I’m back in Beijing, fresh from a week long training in Manila. It was an excellent training, and well worth the week. There was not, unfortunately, much time to go out and explore the city as I had hoped. One evening, after a long day in a conference room, I sat on the rooftop patio and watched the sun go down. Part of me wanted to go out and roam the city with the last bit of the day, but I was just as content to sit and watch from a distance.
Writing this blog has taught me a few things about the nature of travel, in particular the way in which you approach travel if you expect to be writing about your experiences. There are times when I catch myself trying to hard to understand the place that I am visiting. Sitting on the roof and on the steps in front of the hotel did not get me much view of the city, but it was relaxing and I had a great time. I should probably take time to relax more often.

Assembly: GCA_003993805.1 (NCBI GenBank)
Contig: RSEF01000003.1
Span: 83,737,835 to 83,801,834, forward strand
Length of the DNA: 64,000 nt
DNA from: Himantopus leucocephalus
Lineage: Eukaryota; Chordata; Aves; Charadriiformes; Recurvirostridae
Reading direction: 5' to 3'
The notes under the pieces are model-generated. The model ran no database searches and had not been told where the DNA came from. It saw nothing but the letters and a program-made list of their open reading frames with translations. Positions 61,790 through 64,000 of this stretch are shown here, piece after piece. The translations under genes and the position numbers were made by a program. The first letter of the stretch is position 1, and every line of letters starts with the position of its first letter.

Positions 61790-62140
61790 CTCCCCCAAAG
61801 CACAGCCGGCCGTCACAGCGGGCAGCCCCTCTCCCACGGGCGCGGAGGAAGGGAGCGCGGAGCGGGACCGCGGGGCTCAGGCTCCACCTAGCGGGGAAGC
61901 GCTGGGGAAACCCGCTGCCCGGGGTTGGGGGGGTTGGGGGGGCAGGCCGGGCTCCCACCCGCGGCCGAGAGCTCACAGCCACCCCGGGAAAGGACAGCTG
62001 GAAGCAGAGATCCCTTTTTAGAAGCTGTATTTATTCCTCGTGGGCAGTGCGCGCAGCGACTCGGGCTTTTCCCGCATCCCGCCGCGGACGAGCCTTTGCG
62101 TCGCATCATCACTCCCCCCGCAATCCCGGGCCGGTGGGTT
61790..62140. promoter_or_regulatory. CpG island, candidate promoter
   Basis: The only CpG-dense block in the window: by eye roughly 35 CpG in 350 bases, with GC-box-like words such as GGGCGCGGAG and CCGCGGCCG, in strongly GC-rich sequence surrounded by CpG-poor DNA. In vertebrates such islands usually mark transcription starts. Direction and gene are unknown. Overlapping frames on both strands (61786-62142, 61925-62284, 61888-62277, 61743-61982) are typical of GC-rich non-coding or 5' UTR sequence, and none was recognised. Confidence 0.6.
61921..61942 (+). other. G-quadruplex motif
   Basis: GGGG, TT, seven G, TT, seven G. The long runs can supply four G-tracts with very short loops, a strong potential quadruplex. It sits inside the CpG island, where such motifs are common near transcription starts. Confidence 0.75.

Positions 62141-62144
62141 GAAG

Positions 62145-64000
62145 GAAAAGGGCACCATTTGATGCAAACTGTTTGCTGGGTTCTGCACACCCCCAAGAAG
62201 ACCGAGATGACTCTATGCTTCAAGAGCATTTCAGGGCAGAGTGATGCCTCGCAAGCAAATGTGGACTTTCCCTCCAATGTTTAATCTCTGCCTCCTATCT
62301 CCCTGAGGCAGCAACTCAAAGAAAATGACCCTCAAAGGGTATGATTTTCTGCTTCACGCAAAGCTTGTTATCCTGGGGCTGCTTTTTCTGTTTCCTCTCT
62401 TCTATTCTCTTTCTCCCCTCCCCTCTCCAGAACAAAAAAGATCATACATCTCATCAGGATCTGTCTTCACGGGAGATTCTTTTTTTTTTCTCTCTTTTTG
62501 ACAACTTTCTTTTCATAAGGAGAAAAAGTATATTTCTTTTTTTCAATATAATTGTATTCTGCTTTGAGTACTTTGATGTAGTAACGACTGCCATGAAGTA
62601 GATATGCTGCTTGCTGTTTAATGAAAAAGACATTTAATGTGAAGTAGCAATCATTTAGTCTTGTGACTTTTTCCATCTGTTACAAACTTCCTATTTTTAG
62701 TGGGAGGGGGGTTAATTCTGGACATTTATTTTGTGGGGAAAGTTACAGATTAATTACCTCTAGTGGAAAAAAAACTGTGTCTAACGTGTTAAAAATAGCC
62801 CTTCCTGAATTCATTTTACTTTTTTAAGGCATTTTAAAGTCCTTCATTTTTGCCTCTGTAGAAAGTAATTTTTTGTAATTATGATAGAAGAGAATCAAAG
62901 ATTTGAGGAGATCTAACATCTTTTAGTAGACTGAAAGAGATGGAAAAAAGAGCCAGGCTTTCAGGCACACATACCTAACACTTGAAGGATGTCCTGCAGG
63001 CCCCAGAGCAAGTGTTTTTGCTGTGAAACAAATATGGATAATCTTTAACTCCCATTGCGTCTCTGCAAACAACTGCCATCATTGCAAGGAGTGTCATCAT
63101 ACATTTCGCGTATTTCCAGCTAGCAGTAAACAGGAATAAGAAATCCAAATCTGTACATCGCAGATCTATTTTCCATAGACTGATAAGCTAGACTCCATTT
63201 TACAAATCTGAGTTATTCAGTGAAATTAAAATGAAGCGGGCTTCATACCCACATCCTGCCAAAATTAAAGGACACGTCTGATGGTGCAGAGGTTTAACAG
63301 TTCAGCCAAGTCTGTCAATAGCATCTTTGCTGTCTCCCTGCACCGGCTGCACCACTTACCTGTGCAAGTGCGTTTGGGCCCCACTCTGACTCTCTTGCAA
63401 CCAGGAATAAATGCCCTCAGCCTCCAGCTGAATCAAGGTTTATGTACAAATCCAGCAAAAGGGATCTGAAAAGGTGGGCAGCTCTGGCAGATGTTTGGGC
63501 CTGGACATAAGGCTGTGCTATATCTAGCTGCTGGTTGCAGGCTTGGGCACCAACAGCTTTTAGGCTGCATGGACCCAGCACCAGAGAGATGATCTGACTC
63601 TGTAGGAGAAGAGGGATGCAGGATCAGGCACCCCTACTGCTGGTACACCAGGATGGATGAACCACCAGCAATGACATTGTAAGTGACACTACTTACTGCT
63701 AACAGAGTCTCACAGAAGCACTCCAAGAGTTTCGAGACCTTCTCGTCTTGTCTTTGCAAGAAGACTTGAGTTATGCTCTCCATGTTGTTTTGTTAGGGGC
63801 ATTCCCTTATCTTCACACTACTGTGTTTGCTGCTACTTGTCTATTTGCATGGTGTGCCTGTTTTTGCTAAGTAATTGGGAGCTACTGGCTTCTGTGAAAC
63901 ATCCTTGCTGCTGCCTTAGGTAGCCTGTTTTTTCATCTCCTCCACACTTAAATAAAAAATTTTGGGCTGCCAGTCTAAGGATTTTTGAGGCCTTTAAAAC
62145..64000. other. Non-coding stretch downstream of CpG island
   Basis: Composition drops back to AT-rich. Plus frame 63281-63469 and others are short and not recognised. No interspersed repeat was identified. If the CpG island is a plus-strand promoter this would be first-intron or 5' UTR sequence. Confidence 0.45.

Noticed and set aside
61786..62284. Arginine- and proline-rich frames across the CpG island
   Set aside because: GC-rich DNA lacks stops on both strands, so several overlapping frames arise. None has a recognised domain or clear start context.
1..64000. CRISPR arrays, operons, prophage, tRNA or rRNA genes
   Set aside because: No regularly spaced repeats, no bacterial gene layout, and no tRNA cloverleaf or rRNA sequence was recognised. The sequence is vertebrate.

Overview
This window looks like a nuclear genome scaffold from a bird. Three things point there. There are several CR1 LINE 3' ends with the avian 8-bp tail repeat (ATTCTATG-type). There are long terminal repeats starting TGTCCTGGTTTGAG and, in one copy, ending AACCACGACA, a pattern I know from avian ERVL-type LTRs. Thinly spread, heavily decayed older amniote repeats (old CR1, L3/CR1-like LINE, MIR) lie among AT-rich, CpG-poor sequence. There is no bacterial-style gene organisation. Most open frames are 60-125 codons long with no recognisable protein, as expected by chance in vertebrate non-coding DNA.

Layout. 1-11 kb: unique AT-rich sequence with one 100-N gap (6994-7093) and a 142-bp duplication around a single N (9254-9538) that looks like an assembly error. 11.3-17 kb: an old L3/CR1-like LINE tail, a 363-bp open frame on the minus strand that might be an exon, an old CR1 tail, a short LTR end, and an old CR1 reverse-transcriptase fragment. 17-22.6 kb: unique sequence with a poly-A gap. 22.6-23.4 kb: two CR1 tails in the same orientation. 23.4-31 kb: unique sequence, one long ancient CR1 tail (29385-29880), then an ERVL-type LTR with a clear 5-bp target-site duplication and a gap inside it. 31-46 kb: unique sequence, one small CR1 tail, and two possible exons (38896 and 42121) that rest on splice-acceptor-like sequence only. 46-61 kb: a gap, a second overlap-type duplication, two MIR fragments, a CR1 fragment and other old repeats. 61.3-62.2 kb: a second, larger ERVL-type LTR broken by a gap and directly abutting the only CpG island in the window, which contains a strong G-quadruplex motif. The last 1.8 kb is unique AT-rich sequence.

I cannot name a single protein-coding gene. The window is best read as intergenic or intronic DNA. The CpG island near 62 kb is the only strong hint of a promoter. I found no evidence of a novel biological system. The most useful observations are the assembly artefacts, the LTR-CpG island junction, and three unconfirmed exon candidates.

Everyone told me that the Philippines was incredibly dangerous and that I was going to be abducted and similar such stories. In reality, I had no sense that that Manila was any more dangerous than parts of Brooklyn. Sure, if you go around with a fancy camera and point it at the wrong people, it may very well get you into a sticky spot, but this is universal. Everyone that I encountered was friendly, and I saw far more smiling faces here than I typically do in Beijing. I am sure that I will return some day. I suspect that Manila and I were made for one another. Warm weather, great food, slight sense of danger, and the greatest disparity between rich and poor that I have ever seen. It is a writers dreamland, though it seems that pulling out a pen and paper falls in the category of things you probably shouldn’t do. I stayed in a first rate hotel, was served day a night, and on the ground right behind the hotel was one of the filthiest slums that I have ever seen, sitting direct on a river of garbage. A land of volcanoes, tropical flora and fauna, and corruption like you would not believe. Some day, I will return.